You can find the test results plotted below:

NxM Series Test Results

In this test SciChart is green and the results are FPS (Higher is better).

iOS Chart Performance Test: Core plot vs iOS Charts vs Shinobi vs SciChart. N Series x M points.

  • At lower series counts (10 series, 10 points) core plot is already starting to struggle, only able to refresh below 20 FPS. The others are doing well.
  • At 33 series x 33 points now both Core plot and iOS Charts are struggling but Shinobi is still in the game.
  • By 100 series x 100 points now only SciChart is rendering at a smooth rate (30 FPS or more)
  • Above 200 series x 200 points and 500 series x 500 points only SciChart can complete the tests.

Scatter Series Test Results

SciChart iOS is Green, results are FPS (Refresh rate) so higher is better.

iOS Chart Performance Test Core plot vs iOS Charts vs Shinobi vs SciChart Scatter Chart results

  • For 100 scatter points, all four charts (Core plot, iOS Charts, Shinobi, SciChart) are responsive (above 30 FPS)
  • For 300 scatter points, all four charts are still refreshing quickly (over approx 40 FPS)
  • At 1,000 scatter points, Core plot and iOS Charts are suffering, managing just over 10 FPS. Shinobi is third with ~25 FPS
  • At 10000 scatter points, SciChart is still able to render near 60 FPS but core plot and iOS Charts are unable to complete the test. Shinobi has dropped below 5 FPS and is disqualified form further tests.
  • For 25,000 scatter points, 50,000 scatter points and 100,000 scatter points, SciChart is the only chart provider able to complete the tests.

Append Points Test Results

SciChart iOS is Green, results are FPS (Refresh rate) so higher is better.

iOS Chart Performance Test: Core plot vs iOS Charts vs Shinobi vs SciChart Append Big Data test

  • In this test we start off with 10,000 points on a chart. We then add 1k points each timer tick (10ms).
  • For the first test Core plot, iOS Charts and Shinobi are all struggling, below 5 FPS. They are disqualified from further tests.
  • SciChart renders above 35 FPS for the first six tests (up to 100k points + 1k new points per timer tick)
  • SciChart is able to draw 100k points and 10k new points per timer tick at 15 FPS
  • The last test 1 Million points + 10k new points per timer tick, SciChart is able to draw just under 10 FPS. Slow, but it handles it.

Fifo Scrolling Test Results

SciChart iOS is green, results are FPS (Refresh rate) so higher is better.

iOS Chart Performance Core plot vs iOS Charts vs Shinobi vs SciChart Streaming scrolling realtime charts test

  • In this test we start off with 1000 points and we attempt to scroll the chart (add one point, remove one point)
  • For test #1 Coreplot is off to a rough start, struggling at under 10 FPS. iOS Charts is copying very well at 60 FPS along with SciChart, and Shinobi is posting just over 20 FPS.
  • For the second set of tests 5k points scrolling point by point, iOS Charts performance has dropped significantly to 14 FPS. Shinobi is under 10. SciChart remains near 50 FPS.
  • For the third set of tests at 10k points SciChart is the only contender left.
  • Two further tests at 100k points and 1Million points are performed. SciChart is the only chart able to draw this amount of data.

SciChart suffers a bit with wider strokes. We noticed that from 1 stroke thickness to 10 stroke thickness there’s an approximate 50% performance drop. It’s still capable of drawing huge datasets though in excess of other charts.

Performance Comparison Conclusions

According to the Performance Comparison Results, Most iOS Chart libraries are unsuitable for real-time updates on the chart. Most perform poorly once the amount of data reaches a few thousand points.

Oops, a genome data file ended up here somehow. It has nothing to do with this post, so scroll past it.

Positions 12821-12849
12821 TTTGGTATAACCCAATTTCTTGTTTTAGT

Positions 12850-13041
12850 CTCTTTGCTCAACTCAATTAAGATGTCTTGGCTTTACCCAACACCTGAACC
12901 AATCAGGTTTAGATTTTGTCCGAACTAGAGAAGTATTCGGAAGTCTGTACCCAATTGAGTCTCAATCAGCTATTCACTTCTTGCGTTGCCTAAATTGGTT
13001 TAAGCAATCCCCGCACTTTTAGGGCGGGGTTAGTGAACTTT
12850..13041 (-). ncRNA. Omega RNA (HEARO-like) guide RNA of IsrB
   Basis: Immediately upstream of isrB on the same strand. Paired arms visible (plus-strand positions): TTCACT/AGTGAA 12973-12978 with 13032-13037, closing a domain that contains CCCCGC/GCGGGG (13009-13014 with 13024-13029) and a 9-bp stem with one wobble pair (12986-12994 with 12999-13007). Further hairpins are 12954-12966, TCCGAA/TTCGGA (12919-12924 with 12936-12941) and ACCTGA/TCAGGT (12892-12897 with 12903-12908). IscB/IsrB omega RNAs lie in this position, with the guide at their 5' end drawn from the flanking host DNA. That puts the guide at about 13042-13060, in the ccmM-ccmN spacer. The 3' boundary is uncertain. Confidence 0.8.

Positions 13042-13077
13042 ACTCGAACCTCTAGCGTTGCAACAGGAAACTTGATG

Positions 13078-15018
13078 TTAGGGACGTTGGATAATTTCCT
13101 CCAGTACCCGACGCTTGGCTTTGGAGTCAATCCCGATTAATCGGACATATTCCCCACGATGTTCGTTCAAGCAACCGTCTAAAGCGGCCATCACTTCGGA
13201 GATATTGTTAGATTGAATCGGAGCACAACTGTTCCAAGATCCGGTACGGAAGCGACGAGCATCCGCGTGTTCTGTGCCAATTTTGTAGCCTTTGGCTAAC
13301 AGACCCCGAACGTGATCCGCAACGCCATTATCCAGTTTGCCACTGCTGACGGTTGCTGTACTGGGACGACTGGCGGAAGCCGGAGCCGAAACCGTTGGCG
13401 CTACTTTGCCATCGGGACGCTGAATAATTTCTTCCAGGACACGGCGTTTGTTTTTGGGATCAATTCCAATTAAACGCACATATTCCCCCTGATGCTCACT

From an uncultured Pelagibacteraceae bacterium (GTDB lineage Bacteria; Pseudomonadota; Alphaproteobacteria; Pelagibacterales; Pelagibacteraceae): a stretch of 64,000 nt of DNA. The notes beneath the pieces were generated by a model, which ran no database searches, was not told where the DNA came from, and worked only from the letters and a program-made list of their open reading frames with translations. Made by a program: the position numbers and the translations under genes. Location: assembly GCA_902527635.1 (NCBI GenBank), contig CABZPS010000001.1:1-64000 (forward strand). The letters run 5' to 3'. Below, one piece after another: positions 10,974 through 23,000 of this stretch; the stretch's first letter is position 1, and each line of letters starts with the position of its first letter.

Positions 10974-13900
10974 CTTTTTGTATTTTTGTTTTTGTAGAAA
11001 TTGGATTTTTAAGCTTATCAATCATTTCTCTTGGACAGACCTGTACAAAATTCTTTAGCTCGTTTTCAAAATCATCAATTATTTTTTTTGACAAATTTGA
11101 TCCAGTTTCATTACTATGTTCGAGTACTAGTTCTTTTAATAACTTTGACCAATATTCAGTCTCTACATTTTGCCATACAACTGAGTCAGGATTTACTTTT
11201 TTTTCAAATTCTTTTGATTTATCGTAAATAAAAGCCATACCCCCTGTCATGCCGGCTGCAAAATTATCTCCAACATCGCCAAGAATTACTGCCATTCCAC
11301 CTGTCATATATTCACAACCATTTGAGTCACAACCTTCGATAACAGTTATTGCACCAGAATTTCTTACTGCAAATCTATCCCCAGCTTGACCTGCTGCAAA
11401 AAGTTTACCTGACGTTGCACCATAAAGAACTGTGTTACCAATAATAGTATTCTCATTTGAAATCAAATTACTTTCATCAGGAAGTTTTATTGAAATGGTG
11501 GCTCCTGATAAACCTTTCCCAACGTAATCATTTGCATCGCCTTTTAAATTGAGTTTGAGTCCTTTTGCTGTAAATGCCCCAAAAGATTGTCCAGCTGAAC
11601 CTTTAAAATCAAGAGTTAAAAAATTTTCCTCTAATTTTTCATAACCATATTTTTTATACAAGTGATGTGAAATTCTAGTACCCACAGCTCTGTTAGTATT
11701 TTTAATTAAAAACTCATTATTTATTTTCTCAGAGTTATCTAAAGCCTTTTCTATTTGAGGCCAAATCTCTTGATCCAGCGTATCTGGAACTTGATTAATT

4th: Core plot performance

Core plot was unable to compete most performance tests. For the line series tests, only showing 10 series with 10 points per series caused Core-plot to stutter, averaging under 20 FPS. For the scatter chart tests Core plot will display a few hundred data-points comfortably but not more. Core plot was not able to handle 1,000 data-points streaming without significant slowdown.

3rd: iOS Charts Performance

Charts came third in our tests, performing well for streaming (scrolling) 1,000 points on a line chart, but poorly in almost every other test. We observed that Charts would display a few thousand points in a static chart but as soon as you change the axis range, zoom or update data, it would stall and did not perform well. In some cases the chart would flicker or go completely blank while updating.

2nd: Shinobi Charts

Shinobi iOS Charts performed better in performance tests, however still struggled under the following conditions:

  • More than 1,000 scatter points (FPS dropped below 30)
  • More than 100 series with 100 points per series (FPS: 15)
  • More than 1,000 points streaming (scrolling) chart (FPS 21)
  • Appending 1,000 points to an existing series (FPS: 2)

1st: SciChart iOS Charts

SciChart is the clear winner in the performance tests. Test results showed SciChart outperforming competitors with refresh rates up to 10-20x faster(1), and able to show up to 200x more data(2).

  1. For realtime updates, SciChart outperformed the nearest competitor by up to 20x (FPS)
  2. For the FIFO streaming test, SciChart was able to scroll / stream 1 Million points whereas the nearest competitor topped out at 5,000 (200x more data)

Conclusion: SciChart is the Fastest chart available for iOS Apps which require big-data, or streaming, realtime updates. 

A version of the test-application is available on request, if you would like to contact us. If you are one of the authors of chart components mentioned in this article and wish to verify the results or submit a modification to optimize your code, please feel free. We would also welcome submissions from other chart vendors and authors.

Finally let us know what you think in the comments! If there’s anything else you want us to test, please ask!

Best regards,
Yaroslav,
SciChart Team

1 Comment

Leave a Reply

STAY UPDATED
Signup now and we’ll keep you updated with product developments and you will be notified the moment SciChart iOS Charts is released and available.
STAY UPDATED
Signup now and we’ll keep you updated with product developments and you will be notified the moment SciChart Android Charts is released and available.
THANK YOU
Your details have been received.
We like to make sure we only send information to clients who want to hear from us, so if you check your email now, you will find a confirmation email from us. Please click the confirm link and you'll will be added to our updates.